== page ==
Future of Work – Decoded
6 guideposts to map your transitionAdd bookmark
In 2017, Professor Robert E. Kelly, Professor of Political Science at Pusan National University in South Korea, was on air with the BBC World News, sharing his views on the impeachment of President Park Geun-hye when his children gate-crashed the scene. As confusion marked the moment, their mother quickly gathered the two out of the camera’s sight, but not before the fleeting chaos was captured on screen. The blooper clip soon went viral and over the next few weeks, the family received extraordinary global attention. Perhaps, it was the unusual melding of the personal with the professional, that was at the time a rare phenomenon, that resonated with audiences worldwide.
Today, all of us are the BBC Dad. Since the World Health Organization (WHO) declared COVID-19 as a pandemic and pushed us all into the age of remote working, the world of work has been altered beyond recognition. Three years ago, Professor Kelly was worried that the video-bombed interview with a global broadcaster could “end (his) career as a talking head”. Today, interruptions at work– whether in the form of children, aged parents, household chores or personal responsibilities – are part of our new reality.
What has changed?
Before the pandemic-induced lockdown shuttered offices globally, working from home was considered a privilege. Now it is the norm. Millions of employees around the world are logging into their daily work lives from a corner in their homes, doing some of the most incredibly complex tasks with a keyboard over a Wi-Fi connection. What seemed like an impossible task even six months ago is now a matter of routine.
Of course, some jobs require a physical presence; for instance, a barista in a coffee shop or a surgeon in the operation theatre. There are many such examples that we could look at but the greatest learning for us has been that there are many jobs that can be executed effectively from a remote environment. Even if we knew the potential of the work-from-home opportunity earlier, it was not fully realized because organizations feared loss of productivity or inefficient use of resources.
Such notions have been effectively dismissed, following the forced mass exodus from traditional offices, heralding the launch of the world's most massive remote working experiment. An overwhelming majority of the workforce has demonstrated that remote working does not come in the way of productive engagement with their professions and consequently, the transition is leading to permanent, positive changes in our approach to work.
Mapping the new workplace normal
1. Focus on productivity
One of the most significant mind shifts has been an output-driven approach to work rather than time-based input of work. The boundaries between work and life are no longer exclusive of each other. We have the freedom and power to manage our time to our advantage and to maximize our productivity.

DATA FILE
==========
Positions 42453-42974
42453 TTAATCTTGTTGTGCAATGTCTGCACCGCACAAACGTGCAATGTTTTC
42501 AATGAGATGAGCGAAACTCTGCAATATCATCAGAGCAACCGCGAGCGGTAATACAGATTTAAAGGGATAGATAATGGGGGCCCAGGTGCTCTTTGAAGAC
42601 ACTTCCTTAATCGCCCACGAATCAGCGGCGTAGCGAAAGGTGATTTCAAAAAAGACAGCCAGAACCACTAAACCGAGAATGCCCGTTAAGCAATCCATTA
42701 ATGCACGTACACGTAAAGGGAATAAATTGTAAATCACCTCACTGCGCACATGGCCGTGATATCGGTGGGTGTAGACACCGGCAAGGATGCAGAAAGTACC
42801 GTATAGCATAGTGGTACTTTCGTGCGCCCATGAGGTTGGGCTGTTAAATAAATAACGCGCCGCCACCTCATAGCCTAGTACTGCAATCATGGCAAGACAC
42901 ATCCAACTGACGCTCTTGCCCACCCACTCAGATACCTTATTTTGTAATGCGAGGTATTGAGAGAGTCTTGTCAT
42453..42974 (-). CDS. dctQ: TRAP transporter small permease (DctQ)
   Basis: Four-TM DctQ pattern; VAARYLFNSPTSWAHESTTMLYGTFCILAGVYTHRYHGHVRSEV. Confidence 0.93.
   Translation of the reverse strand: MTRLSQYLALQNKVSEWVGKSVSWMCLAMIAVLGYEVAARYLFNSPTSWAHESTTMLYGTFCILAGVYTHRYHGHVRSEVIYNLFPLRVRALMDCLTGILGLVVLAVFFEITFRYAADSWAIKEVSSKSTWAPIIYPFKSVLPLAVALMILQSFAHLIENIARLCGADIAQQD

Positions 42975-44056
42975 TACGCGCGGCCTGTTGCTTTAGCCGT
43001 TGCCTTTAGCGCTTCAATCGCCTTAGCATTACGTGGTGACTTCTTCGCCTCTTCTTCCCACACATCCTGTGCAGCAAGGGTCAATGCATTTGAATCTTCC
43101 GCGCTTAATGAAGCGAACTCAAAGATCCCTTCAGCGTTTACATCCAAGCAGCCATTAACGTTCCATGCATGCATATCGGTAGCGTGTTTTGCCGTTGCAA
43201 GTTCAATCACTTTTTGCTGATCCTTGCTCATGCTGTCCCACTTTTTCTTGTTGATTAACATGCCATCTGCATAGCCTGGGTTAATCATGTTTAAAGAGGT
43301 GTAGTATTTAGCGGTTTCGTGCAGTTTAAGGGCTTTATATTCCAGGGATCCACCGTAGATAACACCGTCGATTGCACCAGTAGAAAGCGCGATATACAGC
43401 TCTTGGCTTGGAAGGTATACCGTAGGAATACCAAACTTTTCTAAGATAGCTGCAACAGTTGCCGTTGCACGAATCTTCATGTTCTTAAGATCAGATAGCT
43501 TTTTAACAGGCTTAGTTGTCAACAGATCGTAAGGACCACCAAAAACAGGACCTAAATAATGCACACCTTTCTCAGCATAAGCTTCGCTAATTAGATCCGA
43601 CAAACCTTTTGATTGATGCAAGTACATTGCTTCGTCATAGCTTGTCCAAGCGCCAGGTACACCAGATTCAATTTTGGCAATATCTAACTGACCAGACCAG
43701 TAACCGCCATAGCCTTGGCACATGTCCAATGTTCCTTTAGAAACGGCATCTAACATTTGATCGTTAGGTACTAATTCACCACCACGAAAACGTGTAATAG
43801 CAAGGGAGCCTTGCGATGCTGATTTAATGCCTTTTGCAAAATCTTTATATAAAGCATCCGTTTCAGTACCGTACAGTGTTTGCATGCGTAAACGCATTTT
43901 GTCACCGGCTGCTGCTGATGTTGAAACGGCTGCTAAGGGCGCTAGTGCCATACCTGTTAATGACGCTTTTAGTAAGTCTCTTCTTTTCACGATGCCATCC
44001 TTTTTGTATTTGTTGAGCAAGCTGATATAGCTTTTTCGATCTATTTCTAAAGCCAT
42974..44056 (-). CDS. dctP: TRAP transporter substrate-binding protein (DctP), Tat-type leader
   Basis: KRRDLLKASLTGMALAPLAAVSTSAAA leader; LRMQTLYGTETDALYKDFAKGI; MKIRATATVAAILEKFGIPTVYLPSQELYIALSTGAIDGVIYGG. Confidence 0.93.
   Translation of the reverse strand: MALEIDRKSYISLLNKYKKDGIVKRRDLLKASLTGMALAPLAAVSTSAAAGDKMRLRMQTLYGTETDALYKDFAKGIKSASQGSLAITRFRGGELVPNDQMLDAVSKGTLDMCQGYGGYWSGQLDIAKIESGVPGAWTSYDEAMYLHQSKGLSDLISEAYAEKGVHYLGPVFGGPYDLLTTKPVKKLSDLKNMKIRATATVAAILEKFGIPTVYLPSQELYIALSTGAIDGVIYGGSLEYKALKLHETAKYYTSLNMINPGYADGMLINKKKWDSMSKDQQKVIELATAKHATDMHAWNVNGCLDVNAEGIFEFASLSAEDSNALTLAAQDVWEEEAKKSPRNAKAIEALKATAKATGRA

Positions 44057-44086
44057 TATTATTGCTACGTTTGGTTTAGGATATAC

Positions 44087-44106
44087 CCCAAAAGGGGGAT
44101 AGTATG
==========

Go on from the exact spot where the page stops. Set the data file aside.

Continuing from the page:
2. Focus on trust
Since the dominant understanding of work hours has changed and work often flows in cyclical loops rather than linear pathways, the importance of trust—in oneself, in teams and in colleagues in the overall larger corporate ecosystem—has increased manifold.
3. Focus on collaboration
We are social beings, and collaborative brainstorming sessions often throw up the best ideas. And that's precisely how I envision the role of offices in the future. After the pandemic is over, offices will be places to collaborate and not places to work.
4. Focus on hybrid workspaces
An increasing number of companies will move to more hybrid workplace models – encouraging employees to meet periodically at offices for ideation. In my assessment, I see offices breaking down the work-week on a 50-70% basis, i.e. three out of five working days will be from home. Support systems in the form of real estate and technology will be redeployed to suit such requirements.
5. Focus on new hierarchies
Another outcome of the remote working experiment has been greater discipline, streamlined processes and better speed to action. Many organizations have broken down hierarchies to ensure more effective decision making.
6. Focus on inclusivity and diversity
Inclusion and diversity are the pillars of an equitable workplace. However, preconceived notions and perceived inabilities (about gender, color, disabilities, location, etc.) make it one of the most challenging goals for organizations. Remote working at-scale makes inclusion and diversity a matter of routine, levelling the playing field much more than it used to. Our talent value proposition now expands to every form of talent and can make the workplace a truly equal opportunity, non-discriminatory space of operation.
The flip side
The paradigm shift in our approach to work is leading to many positive outcomes. But there's also a flip side. The last few months have witnessed a significant increase in burnouts, stress and anxiety all around the world.
During this time, organizations should develop new ways of working, with high levels of engagement and productivity. At DSM, our values of courage, collaboration and caring are the north star guiding us through these times. As the world learns, so will we all, but when we do it within the overarching framework of our value systems, we ensure that we are building future-ready organizations.
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